Although my particular pastry mat seems to be vintage now, there are many other pastry mats out there, sometimes even found at garage sales. The circles on the mat can be used as a guide for rolling out your dough the right size, but my favorite use for them is to contain my flour mess.  Cleaning is so much simpler when you can lift up your mat, dump excess flour into the trash, wash off anything that remains in the sink, and then finish your clean up with just a swipe or two of the dish rag across the table, creating no gummy messes.!

Tuesday, November 5, 2013

Ripening Tomatoes . . . and Cats

This week I set out to make a post about ripening green tomatoes

I was going to write about how I gathered all of the green tomatoes out of the garden before the first frost a couple weeks ago, about how I carefully checked them over to make sure they were all in good shape as to not spoil other tomatoes around them, and about how I have kept them out of the sunlight as suggested while waiting for them to turn red.

I was then going to mention how valuable these green tomatoes are, as I have already done one batch of 11 quarts of tomato juice from them.  I was also going to share how many quarts this last batch of ripened tomatoes produced (17 quarts). 

While I was sorting out the bright red tomatoes that were once as green as could be, my 4 year old asked me if he could help me.  Of course he could.  Why hadn't I thought to ask him? 

He edged in beside me and carefully started picking out the red tomatoes.  As he worked, he lifted up a tomato to his nose and proclaimed with a smile that it smelled like tomato juice.  He worked steadily as he clutched his stuffed cat with his other arm.
His cat. 

Two summers ago Isaac fell in love with the addition of cats on our farm.  He was 3 that summer and he spent his warm sunny days building houses for our cats. Two were gray, black, and white striped.  One was yellow. 

He had so much fun over the summer with these cats that we decided to work some cats into his November birthday. He received a little cat figure from the farm store to be added to their set of farm animals, as well as a little book with a cat that perfectly matched one of the darker cats.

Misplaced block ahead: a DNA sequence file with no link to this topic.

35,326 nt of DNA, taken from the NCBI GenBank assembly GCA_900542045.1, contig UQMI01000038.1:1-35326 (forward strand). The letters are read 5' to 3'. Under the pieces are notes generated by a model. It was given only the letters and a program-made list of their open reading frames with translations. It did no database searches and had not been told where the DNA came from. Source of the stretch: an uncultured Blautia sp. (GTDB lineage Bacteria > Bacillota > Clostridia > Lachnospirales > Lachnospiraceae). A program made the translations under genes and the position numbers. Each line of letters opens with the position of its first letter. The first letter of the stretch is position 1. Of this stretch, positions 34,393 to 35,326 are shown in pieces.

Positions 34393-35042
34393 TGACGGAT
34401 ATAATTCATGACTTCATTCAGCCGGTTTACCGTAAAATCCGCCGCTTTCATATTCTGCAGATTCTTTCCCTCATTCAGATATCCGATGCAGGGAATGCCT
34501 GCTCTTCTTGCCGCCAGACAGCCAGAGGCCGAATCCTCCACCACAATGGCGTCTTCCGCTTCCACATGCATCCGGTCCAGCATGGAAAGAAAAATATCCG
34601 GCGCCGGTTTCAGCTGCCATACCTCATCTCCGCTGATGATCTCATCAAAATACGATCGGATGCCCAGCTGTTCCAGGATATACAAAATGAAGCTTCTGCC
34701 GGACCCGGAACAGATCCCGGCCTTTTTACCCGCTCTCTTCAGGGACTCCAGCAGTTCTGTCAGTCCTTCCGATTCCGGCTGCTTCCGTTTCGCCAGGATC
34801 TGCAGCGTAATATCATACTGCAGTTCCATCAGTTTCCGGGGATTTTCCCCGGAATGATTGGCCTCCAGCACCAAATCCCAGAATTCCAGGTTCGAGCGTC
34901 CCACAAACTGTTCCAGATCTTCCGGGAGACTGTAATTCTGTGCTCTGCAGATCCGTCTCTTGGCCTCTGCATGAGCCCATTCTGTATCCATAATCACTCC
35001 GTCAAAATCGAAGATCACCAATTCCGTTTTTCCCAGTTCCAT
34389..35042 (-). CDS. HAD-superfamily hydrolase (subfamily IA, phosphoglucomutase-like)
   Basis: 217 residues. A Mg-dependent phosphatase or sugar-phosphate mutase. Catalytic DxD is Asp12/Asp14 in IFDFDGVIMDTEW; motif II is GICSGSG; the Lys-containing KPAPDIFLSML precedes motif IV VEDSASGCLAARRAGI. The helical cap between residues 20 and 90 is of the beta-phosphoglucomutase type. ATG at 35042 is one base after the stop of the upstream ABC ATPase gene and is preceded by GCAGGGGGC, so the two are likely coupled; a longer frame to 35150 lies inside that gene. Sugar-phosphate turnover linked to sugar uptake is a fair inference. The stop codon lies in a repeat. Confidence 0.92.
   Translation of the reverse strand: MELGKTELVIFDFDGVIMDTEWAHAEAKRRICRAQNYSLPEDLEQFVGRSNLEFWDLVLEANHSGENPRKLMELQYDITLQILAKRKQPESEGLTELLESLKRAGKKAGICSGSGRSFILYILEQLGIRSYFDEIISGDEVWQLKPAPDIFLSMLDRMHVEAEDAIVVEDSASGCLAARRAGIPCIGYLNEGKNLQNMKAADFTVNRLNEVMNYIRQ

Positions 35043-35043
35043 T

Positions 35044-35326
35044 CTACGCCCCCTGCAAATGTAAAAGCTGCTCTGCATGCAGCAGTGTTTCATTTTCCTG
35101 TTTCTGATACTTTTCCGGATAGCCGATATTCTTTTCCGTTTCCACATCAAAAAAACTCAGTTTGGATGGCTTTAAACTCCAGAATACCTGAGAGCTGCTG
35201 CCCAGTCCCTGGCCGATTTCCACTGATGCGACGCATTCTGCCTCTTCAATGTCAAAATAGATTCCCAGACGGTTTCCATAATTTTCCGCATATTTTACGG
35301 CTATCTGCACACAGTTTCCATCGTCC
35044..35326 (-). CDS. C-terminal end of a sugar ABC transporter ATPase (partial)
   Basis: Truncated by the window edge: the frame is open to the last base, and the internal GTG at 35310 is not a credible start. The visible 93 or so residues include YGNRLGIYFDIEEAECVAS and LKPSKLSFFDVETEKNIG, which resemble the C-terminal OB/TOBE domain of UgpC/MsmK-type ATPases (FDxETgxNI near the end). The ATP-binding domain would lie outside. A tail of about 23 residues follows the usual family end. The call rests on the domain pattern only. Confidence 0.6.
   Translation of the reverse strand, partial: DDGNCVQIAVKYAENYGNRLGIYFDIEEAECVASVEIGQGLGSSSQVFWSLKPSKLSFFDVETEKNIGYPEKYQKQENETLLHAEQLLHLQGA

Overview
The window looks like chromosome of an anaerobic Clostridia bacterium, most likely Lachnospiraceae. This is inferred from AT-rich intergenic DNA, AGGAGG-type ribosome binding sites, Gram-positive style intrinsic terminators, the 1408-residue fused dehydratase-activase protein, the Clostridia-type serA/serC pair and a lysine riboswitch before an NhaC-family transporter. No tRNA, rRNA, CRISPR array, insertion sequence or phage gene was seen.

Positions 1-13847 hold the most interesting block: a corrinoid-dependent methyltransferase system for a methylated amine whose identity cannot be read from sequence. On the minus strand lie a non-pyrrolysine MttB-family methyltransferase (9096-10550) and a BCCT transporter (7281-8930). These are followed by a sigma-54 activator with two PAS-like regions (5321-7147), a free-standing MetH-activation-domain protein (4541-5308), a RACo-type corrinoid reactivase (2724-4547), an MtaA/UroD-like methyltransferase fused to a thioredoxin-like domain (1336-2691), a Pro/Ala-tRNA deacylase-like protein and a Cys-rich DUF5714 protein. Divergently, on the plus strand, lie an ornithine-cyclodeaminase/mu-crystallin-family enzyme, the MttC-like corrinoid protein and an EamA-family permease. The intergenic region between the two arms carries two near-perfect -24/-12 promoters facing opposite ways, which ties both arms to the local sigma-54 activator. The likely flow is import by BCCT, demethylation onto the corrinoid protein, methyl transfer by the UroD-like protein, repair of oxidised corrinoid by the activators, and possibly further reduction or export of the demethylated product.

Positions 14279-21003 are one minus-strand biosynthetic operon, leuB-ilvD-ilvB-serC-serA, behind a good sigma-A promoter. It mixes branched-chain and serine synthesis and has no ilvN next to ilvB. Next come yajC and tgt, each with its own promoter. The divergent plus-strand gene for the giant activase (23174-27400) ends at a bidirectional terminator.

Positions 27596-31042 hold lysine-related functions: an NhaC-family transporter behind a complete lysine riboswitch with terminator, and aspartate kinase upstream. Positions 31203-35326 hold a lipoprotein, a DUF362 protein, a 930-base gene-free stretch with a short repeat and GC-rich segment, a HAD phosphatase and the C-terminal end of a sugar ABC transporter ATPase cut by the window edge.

His birthday celebration at home was going to be in the evening. We put the kids down for nap and rest time.  I prepared for when they were to wake up while Ethan went out to do some chores.

Not long afterward, Ethan came in quiet and long faced.  One of the darker cats had gotten up inside the truck, under the hood.  When the truck was turned on to be moved, the cat got caught in the belt.  It didn't survive. We decided to tell the kids the next day, after Isaac's birthday.

Isaac and our 1 1/2 year old spent many hours playing cats that fall . . . with their stuffed dogs. For Christmas, I gave Isaac and Jonathan each a stuffed cat.  Isaac, a yellow cat.  Jonathan, a black cat.  Isaac's favoritism soon turned toward our yellow cat, "Puss in Boots".

This summer the boys continued to smother our cats with love, as much as they could find them.  As the summer progressed, however, "Puss in Boots" started causing a little too much farm mischief.  We had gotten him as an older cat, and he had never learned to see our small farm animals as comrades, as kittens growing up on the farm would do.  It came to the point of him needing to leave our farm to live at a friend's house.

Isaac was heartbroken.

Still, Isaac and Jonathan continued to play with our remaining cat outside, and their little stuffed cats were constantly with them in the house.

This fall, while on a hayride, I spotted a small yellow kitten . . . a little yellow kitten just like "Puss in Boots". I knew the family who owned the cats cheerfully gave away kittens. With their permission, our new "Puss in Boots" spent the rest of the evening peeking out of my coat, waiting to head to its new home.

It didn't take me long once home to notice this little kitten seemed a bit lost penned up by itself as it was becoming acquainted with our farm, and our large dogs.  A quick message back to the family revealed that they did have a black kitten to match Jonathan's stuffed kitten, and they would be more than happy to add in a little calico female too if we would take it. 

And so arrived our 3 new kittens.  From the beginning, the kids have taken extra special care of them. Grabbing them up when vehicles were moving, shutting them up at night to keep them safe from larger animals, and sneaking out on the porch as often as able to smother them with attention.

Isaac's stuffed cat, now more flat and limp with love than plush, followed him around the house all the more.  I benefited from frequent hugs daily accompanied by thank yous for giving him his stuffed cat.

This past Saturday our farm hosted an all day event at our farm.  We had a group of individuals scheduled to come for an in depth tour of the farm, with 2 full meals included prepared from the produce and meats from our farm. We had been preparing all week, gotten up early Saturday morning, and we were very excited about the day ahead.

About an hour before our guests were to arrive, I continued to get ready inside.  Ethan headed out to move our truck and trailer.  And then he came in.  Straight faced.  Quiet.  A cat had ran right behind him when he was parking the trailer.  It had been hit.